|Abstract:|| This work examines the inherent features in the low temperature oxidation of cycloalkanes which distinguish cyclic alkanes from open-chain alkanes. The first part of the discussion is based on the recent motored-engine studies of cyclic hydrocarbons, [Yang and Boehman, Proc. Combust. Inst. 32, p. 419; Yang and Boehman, Combust. Flame, 157, p. 495], and focuses on the formation of conjugate olefins in low temperature oxidation. While less reactive than linear alkanes of similar size, cyclic hydrocarbons produced significant amounts of conjugate olefins during low temperature oxidation, which is uncharacteristic of linear alkanes. Conformational analyses in this paper and in a companion paper reveal that the inhibited low temperature chain branching and the promoted olefin formation are due to the steric structures of the cyclic compounds limiting the number of hydrogens available to the (1,5) H-shift but alternatively enhancing the opportunity for the (1,4) H-shift during the isomerization of the fuel peroxy radicals, ROO → QOOH.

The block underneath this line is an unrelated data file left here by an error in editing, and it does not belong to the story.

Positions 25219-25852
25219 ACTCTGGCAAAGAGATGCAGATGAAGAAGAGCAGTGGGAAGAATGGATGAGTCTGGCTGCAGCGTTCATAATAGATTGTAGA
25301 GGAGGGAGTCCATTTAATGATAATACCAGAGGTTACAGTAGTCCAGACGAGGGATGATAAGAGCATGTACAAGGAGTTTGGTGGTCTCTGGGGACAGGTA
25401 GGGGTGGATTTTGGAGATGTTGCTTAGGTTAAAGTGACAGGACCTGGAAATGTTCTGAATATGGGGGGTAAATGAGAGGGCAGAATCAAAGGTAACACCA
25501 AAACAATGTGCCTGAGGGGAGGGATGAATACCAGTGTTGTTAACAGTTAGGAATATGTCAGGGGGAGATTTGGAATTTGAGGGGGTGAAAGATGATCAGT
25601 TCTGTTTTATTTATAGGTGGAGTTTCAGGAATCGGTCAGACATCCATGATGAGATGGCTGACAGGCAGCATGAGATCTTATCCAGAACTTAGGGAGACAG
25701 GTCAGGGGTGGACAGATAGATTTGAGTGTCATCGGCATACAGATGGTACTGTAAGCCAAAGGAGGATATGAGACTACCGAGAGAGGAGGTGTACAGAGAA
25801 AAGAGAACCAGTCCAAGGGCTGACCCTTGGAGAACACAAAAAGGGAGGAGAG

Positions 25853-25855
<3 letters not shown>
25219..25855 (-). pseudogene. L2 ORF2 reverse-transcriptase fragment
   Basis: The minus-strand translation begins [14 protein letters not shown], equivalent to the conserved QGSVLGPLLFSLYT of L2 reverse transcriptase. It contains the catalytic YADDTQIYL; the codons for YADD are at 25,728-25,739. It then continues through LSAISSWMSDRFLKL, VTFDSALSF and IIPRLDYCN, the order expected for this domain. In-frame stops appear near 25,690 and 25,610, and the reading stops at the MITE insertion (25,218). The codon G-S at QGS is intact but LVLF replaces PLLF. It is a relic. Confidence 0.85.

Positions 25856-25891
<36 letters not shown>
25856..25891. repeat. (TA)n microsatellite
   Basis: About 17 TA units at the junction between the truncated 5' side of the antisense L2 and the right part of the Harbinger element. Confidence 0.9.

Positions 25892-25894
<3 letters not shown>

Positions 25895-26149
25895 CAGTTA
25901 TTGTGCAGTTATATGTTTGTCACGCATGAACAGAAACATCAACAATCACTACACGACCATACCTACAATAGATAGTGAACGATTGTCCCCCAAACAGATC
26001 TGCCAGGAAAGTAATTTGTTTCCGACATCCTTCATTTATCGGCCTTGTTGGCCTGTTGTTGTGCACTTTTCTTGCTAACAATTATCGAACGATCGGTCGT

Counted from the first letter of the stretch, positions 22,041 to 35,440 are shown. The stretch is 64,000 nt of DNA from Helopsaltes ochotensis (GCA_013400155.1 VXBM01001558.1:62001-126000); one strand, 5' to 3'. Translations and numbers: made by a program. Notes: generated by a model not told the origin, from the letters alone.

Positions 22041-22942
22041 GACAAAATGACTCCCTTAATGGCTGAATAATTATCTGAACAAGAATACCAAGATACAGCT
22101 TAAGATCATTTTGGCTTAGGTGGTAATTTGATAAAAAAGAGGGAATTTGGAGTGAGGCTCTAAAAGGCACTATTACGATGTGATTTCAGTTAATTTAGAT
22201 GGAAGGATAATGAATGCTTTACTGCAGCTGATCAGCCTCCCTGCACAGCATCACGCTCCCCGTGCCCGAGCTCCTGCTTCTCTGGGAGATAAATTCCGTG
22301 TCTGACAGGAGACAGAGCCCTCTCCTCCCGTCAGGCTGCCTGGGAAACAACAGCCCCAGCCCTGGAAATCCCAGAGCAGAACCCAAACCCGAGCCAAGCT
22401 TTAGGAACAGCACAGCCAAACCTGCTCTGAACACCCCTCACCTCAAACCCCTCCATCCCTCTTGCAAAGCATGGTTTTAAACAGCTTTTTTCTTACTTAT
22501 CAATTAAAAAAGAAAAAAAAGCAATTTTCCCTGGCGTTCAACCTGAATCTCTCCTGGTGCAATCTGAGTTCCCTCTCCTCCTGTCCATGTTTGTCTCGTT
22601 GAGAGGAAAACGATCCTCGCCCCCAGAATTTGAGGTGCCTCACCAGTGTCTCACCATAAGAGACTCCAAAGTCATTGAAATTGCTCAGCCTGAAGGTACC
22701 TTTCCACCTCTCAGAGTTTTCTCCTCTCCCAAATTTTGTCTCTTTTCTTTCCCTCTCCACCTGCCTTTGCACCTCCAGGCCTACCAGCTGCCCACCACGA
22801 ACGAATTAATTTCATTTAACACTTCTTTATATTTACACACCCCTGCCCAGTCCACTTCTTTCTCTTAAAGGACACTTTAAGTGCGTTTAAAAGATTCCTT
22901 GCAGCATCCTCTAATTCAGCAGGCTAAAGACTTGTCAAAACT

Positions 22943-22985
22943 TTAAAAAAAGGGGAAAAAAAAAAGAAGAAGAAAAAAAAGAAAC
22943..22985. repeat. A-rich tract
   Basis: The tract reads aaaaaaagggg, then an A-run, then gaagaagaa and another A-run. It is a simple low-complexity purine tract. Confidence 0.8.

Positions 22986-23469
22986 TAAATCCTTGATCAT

The second part of this work focuses on the role of methyl substitution in low temperature oxidation of cycloalkanes, which is drastically different from that of linear alkanes. Ab initio calculations are conducted on cyclohexane and methylcyclohexane to compute the activation energy of the (1,5) and (1,4) H-shift with full consideration of species conformation. The presence of the methyl group is found to enable low activation-energy channels in the (1,5) H-shift. Next, the impact of methyl substitution on the formation of conjugate olefins is discussed for methylcyclohexane and methylcyclopentane. Based on the experimentally determined yields of conjugate olefin isomers, estimations are made of the fraction of each fuel radical that is converted to conjugate olefins. For both compounds, more tertiary radicals are converted to conjugate olefins than secondary radicals, and primary radicals have the least fraction being converted.|